Steve McCloskey, President
THEY’RE COMING TO NJC!
On February 20, 2020 we’ll be in the maelstrom of the 2020 election cycle. If you’re looking for a well-deserved respite from this winter’s cacophony of Presidential politics, then come to NJC’s 2020 Artist Program, featuring the pure, unadulterated, joyous song-making that is the essence of “Listen Up!”, an award-winning Jewish a cappella quartet from Chicago. Listen Up! (also known as “LU!” had its genesis in 1992, when a short-lived a cappella jazz quintet was suddenly faced with the loss of its two non-Jewish singers. The three remaining Jewish songsters, among them Steve Singer, the founder, added a fourth vocalist. The rest is the enduring legacy of Listen Up!, the house band (without instruments) of the Greater Chicago Jewish Festival for the past quarter century.
Steve Singer, Freddie Feldman, Eli Taylor and Kadi House, the members of Listen Up!, all have day jobs as educators, as well as Jewish music educators Listen Up! Audiences. All four vocalists have unique talents that contribute to the group’s success and longevity. Steve Singer calls it “pure joy to create and sing together.” He’s a student of Jewish music, the group’s arranger and the bass percussionist who delivers the group’s rhythmic underpinning. Freddie Feldman is a terrific tenor whose long standing expertise in sound engineering and video production has showcased Listen Up!’s zest for song. Freddie has been immersed in the world of a cappella, as a vocalist and a producer, for over two decades.
Eli Nathan Taylor, a boffo baritone, is a vocal anchor who delights in combining his passion for music with his love for Judaism and Israel. Kadi House, a mezzo soprano and newest member of the group, has a charismatic personality that bolsters the already dynamic the group’s already-dynamic sound. This is not Kadi’s first foray into a cappella singing, but LU! allows her to synthesize her passion for unaccompanied vocalizing with her love of Jewish song.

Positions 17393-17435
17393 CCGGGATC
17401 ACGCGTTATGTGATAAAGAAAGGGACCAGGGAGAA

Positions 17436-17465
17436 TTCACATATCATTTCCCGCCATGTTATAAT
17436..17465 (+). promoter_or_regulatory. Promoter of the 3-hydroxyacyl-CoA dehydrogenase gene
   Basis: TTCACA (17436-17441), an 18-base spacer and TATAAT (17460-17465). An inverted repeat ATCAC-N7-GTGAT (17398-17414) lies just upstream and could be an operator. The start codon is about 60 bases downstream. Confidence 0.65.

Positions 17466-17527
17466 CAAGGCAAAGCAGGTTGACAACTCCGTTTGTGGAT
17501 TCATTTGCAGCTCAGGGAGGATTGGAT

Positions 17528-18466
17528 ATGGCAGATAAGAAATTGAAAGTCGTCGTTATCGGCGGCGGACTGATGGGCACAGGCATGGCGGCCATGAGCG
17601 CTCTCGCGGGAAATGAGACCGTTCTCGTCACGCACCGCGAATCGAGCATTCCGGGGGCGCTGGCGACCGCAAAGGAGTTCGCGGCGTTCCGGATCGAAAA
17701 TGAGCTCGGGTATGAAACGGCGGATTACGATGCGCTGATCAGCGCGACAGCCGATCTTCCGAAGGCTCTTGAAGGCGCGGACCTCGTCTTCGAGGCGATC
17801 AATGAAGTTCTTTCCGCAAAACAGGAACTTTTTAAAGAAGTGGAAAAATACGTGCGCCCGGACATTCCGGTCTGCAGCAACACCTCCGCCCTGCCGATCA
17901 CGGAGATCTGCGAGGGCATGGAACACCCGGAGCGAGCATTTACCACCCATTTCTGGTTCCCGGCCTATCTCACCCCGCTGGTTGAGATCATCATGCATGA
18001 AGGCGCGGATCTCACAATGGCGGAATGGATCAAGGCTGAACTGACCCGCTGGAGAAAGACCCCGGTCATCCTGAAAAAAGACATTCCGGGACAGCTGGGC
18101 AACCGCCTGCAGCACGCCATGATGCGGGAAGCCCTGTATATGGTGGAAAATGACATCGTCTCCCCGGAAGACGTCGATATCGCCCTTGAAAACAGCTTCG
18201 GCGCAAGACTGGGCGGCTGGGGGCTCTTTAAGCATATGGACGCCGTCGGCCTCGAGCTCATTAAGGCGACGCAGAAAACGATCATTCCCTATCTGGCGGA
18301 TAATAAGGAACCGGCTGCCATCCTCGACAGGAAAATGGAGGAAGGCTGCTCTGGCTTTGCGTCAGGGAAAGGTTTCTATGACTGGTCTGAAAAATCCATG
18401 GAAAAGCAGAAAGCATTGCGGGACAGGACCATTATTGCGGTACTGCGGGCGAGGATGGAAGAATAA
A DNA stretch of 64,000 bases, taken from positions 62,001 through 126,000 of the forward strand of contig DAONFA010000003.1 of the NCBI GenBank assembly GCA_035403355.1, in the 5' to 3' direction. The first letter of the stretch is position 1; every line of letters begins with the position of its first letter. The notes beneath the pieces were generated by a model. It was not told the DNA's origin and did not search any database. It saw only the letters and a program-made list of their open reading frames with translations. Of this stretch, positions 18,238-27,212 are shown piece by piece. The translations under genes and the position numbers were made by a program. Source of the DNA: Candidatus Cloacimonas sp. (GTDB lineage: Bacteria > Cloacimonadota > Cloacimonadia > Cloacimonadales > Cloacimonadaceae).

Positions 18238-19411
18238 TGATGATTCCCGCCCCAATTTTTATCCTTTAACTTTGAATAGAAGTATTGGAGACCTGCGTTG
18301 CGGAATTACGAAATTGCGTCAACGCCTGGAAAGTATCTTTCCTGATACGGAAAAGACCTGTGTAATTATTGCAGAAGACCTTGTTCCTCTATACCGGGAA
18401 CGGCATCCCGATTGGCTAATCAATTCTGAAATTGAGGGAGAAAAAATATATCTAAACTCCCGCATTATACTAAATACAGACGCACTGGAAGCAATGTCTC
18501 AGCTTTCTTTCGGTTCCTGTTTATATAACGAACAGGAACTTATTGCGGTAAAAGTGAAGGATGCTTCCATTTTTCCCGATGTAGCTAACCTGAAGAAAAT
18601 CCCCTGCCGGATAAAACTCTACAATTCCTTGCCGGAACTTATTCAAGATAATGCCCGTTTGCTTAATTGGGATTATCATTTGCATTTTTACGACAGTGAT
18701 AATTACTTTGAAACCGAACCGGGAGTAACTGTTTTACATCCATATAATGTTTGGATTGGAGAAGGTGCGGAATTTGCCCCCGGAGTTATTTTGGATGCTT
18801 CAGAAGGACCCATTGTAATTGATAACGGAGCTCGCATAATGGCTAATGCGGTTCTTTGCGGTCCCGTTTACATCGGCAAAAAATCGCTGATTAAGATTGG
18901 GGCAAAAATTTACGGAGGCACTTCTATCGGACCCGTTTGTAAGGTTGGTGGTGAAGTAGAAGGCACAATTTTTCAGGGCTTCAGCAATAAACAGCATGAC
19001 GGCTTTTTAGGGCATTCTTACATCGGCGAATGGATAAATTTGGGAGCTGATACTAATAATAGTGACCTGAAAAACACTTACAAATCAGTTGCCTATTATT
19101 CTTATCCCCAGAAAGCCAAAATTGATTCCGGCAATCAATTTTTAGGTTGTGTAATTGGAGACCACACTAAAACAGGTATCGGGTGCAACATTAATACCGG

All four stand out as soloists, yet meld perfectly for exquisite, often transcendent harmonies. When I interviewed Steve Singer by phone recently to delve deeper into the soul of LU!, Steve told me that “voice elevates the human condition” and that LU!’s goal is to “help others connect to their Jewishness through song.” LU! Provides what he calls “a musical window to the Jewish cultural and religious history and tradition.” Although LU! takes its mission seriously and performs for a wide variety of audiences, it leavens its performances with humor and warmth, help its audience learn and sing Jewish songs while having fun.
LU! reinterpret old tunes and reinvents older material in a new form. For example, the group has recast Adon Olam to the tune of “Happy,” the megahit by Pharrell Williams. More recently, LU! has arranged a Hebrew remix of the monster country-rap hit, “Old Town Road,” retaining the tune, but replacing the lyrics with the words of Dror Yikra.
NJC is most appreciative of the unstinting support of the Jewish Federation of Greater Naples over six years since the inception of NJC’s Artist Program. This year’s most generous grant serves to underwrite this concert.
Listen Up! revels in audience engagement and participation. They want you to feel the joy they experience performing. Come see why the Chicago Tribune has crowned Listen Up! “Chicago’s uniquely compelling Jewish vocal band.” To hear and see for yourself visit www.jewishsong.com.
OCTOBER: A TIME FOR SOLEMNITY AND HOPE,
TIKKUN OLAM, ENLIGHTMENT AND CAMRADERIE
October commences with the eight days that transition between the quest for renewal that is Rosh Hashanah and the somber introspection, atonement and redemption that Kol Nidre and Yom Kippur call for, to conclude the Days of Awe. This intense period of personal reckoning evokes the sobering recognition that in our personal affairs, actions speak louder than words.
We are called on to make peace not only with our God, but also with those whom we have aggrieved in the past year. The hope of the High Holy Days is that through this soul searching process and making amends, we can strive for a sense of unity that fosters hope for the future.you have not previously worshiped with us during the High Holy Days, please our guest for Kol Nidre and Yom Kippur services. October continues with our Sukkot Shabbat service on Friday, October 18 at 7 pm. Sukkot focuses on togetherness and the sukkah itself can be thought of as a metaphor for the need to break down our walls of separation and build bridges across our divides to promote harmony.
As we seek to practice the Judaic obligation of Tikkun Olam, NJC is collecting clothing, books, school supplies and personal items to be donated to NJC’s adopted community of Limbe’ in northern Haiti. Limbe’ is a forgotten corner of the world untouched by NGOs or aid organizations such as Hope For Haiti. My wife, Shelley, and I have a personal connection to Limbe’ through Abdias Louis, a former resident of Limbe’ and one of our ESL students. Our ongoing efforts to “repair the world” continue with our annual collection of food at Yom Kippur to benefit the Naples Senior Center. Our cadre of NJC volunteers has been meeting over the Summer to discuss and plan our volunteer activities in the community which serve the dual objectives of cementing friendships among our members while doing good to help others.